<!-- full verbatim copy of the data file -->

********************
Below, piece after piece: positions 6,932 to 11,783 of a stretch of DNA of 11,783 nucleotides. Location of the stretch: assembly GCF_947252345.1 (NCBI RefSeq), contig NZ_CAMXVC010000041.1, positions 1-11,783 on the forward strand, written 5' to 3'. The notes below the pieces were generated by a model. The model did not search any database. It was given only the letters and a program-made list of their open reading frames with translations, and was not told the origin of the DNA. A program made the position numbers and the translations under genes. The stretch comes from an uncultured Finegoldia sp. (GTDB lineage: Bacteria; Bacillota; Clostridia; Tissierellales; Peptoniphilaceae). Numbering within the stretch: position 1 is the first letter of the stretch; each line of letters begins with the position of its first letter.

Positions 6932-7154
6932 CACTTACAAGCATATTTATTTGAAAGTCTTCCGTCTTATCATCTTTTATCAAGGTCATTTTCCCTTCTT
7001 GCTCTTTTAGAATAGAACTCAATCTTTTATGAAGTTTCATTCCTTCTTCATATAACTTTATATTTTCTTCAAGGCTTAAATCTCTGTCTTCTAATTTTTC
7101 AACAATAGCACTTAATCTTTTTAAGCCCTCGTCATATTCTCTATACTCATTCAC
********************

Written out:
Below, piece after piece: positions 6,932 to 11,783 of a stretch of DNA of 11,783 nucleotides. Location of the stretch: assembly GCF_947252345.1 (NCBI RefSeq), contig NZ_CAMXVC010000041.1, positions 1-11,783 on the forward strand, written 5' to 3'. The notes below the pieces were generated by a model. The model did not search any database. It was given only the letters and a program-made list of their open reading frames with translations, and was not told the origin of the DNA. A program made the position numbers and the translations under genes. The stretch comes from an uncultured Finegoldia sp. (GTDB lineage: Bacteria; Bacillota; Clostridia; Tissierellales; Peptoniphilaceae). Numbering within the stretch: position 1 is the first letter of the stretch; each line of letters begins with the position of its first letter.

Positions 6932-7154
6932 CACTTACAAGCATATTTATTTGAAAGTCTTCCGTCTTATCATCTTTTATCAAGGTCATTTTCCCTTCTT
7001 GCTCTTTTAGAATAGAACTCAATCTTTTATGAAGTTTCATTCCTTCTTCATATAACTTTATATTTTCTTCAAGGCTTAAATCTCTGTCTTCTAATTTTTC
7101 AACAATAGCACTTAATCTTTTTAAGCCCTCGTCATATTCTCTATACTCATTCAC